Wednesday, May 25, 2011

Palin's Docudrama

Scott Conroy, a reporter at Real Clear Politics, broke the news that Palin is producing a film explaining her abrupt departure as governor of Alaska. The former-half term governor fled her responsibility to her state amid a flood of complaints of multiple and flagrant ethics violations, including using state resources for family travel. Similar complaints would be aired after the 2008 presidential campaign, when she abused staffers' credit cards and donations to purchase clothes and accessories for herself and her family.

Joshua Green at the Atlantic thinks that the film will be a disaster. I would tend to agree with him, but for different reasons. He sees a missed opportunity of showcasing pragmatic non-ideological leadership during Palin's half term, although I'm not sure that bridging differences between Alaska Republicans and Alaska Democrats is quite as impressive as the President's accomplishments of bridging differences between North Dakota Democrats and Vermont Democrats. Palin's audience is the Republican base, which is mostly interested in finding a candidate who is least like a democrat. Showcasing bipartisanship is not a winning strategy in the 2012 Republican primaries.

The more immediate problem is that this reminds the conservatives who don't feel comfortable with Palin exactly why. It brings up the flight from leadership; the willingness to put herself and her family above state or party. The ethics violations won't be covered in detail in the film, but they will have to be mentioned in any review of the film. This appears to be an enormous unforced error for a campaign that lost its momentum when it was overshadowed by Donald Trump last month.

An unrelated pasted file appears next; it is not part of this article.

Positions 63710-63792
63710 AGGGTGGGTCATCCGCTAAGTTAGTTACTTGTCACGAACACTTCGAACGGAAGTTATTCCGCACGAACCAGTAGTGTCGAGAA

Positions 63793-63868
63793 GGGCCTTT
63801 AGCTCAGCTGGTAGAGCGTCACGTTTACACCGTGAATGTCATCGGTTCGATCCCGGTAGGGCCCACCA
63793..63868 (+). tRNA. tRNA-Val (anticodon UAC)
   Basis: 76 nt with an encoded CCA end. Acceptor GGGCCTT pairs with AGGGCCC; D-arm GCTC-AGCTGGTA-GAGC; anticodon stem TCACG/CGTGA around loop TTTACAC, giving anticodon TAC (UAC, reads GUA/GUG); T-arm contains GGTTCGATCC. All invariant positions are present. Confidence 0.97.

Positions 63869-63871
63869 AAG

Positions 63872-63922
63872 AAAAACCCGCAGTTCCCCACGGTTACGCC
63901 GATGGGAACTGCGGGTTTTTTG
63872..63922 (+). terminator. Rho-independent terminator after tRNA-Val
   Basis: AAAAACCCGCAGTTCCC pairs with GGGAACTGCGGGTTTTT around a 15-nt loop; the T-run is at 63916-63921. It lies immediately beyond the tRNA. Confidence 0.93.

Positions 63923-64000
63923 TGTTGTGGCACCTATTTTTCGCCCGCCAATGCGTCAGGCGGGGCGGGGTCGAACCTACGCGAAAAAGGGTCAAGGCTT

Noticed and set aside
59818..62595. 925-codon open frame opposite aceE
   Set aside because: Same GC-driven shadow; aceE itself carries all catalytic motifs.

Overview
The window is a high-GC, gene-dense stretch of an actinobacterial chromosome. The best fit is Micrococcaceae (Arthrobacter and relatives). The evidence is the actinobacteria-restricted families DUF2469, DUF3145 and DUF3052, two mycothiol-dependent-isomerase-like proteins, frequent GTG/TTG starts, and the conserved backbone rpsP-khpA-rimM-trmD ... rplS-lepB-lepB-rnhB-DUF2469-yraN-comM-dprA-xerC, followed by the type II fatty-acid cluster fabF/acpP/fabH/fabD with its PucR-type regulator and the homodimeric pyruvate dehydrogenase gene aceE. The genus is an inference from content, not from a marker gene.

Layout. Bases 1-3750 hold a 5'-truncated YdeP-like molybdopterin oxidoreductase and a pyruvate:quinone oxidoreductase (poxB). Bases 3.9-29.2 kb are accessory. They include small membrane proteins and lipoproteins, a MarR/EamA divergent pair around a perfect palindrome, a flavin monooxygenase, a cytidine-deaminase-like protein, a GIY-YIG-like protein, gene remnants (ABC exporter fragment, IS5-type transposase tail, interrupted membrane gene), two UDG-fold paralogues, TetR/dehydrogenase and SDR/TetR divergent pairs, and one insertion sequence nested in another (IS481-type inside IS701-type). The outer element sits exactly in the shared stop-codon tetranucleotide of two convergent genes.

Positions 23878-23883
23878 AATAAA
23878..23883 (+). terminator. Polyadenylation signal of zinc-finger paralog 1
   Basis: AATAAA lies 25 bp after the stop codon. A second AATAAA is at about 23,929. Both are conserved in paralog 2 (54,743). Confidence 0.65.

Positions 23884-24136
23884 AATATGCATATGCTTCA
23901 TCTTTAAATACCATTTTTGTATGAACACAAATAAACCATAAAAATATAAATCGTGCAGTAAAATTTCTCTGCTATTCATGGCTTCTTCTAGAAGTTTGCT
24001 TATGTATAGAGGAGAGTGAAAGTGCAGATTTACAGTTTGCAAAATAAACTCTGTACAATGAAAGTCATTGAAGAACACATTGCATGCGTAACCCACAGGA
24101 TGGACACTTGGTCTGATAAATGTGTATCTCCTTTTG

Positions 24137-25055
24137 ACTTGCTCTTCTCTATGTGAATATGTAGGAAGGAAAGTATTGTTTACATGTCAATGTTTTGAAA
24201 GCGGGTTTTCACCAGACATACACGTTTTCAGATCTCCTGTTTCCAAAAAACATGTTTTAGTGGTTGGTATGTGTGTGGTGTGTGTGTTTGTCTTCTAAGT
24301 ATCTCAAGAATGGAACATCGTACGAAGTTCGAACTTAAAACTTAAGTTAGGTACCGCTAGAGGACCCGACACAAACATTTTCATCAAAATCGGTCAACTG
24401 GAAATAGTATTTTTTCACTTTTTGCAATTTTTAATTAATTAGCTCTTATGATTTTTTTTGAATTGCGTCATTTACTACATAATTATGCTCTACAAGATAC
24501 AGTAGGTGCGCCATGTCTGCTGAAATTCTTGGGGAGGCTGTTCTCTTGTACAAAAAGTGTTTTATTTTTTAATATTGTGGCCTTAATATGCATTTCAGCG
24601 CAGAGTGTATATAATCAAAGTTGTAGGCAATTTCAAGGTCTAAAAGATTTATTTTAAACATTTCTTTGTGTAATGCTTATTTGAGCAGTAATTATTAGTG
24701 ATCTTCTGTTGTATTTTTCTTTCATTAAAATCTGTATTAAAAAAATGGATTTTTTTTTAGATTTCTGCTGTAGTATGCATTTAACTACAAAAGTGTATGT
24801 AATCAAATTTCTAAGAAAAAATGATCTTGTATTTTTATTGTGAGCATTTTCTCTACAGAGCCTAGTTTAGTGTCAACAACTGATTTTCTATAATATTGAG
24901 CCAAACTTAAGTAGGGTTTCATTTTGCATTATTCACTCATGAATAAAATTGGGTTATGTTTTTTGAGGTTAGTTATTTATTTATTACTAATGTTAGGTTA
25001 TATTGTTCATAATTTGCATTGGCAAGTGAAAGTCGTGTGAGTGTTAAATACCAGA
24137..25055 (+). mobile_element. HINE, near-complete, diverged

Any account of Palin's history of public service has to detail her ethical lapses (or lapses in judgment, as she might beg them off). The way in which the docudrama approaches the episode is bizarre and off-putting to anybody not already planning to rally around the Palins:
Bannon dramatizes the theme of Palin's persecution at the hands of her enemies in the media and both political parties, a notion the former governor has long embraced. Images of lions killing a zebra and a dead medieval soldier with an arrow sticking in his back dramatize the ethics complaints filed by obscure Alaskan citizens, which Palin has cited as the primary reason for her sudden resignation in July of 2009.
The footage evokes the themes of victimization that is the hallmark of Palin's online social media outreach, but would be difficult to cultivate a non-jarring narrative that would include such an over-the-top analogy, especially if the "lions" are "obscure citizens." Sarah Palin was brought down by the "obscure," not the powerful villain with a questionable motive and the resources to pursue a personal vendetta. Republican activists looking for a leader will not be attracted by this vaunted weakness.

Meanwhile, the image clashes against Palin's cultivated outdoorsy Moose-shooting Hockey mom persona. How will the image of Palin being attacked by lions match up with the image of Palin shooting wolves from a helicopter? It's hard to see Palin as both tough and touchy. Palin's initial attractiveness as a Vice Presidential candidate was her casually tossed insults at Democrats. Now that the school-yard bully is airing her vulnerability and insecurity, the veneer is gone. I expect that the portrait of Palin that will emerge after the release of the documentary will be pitiful.

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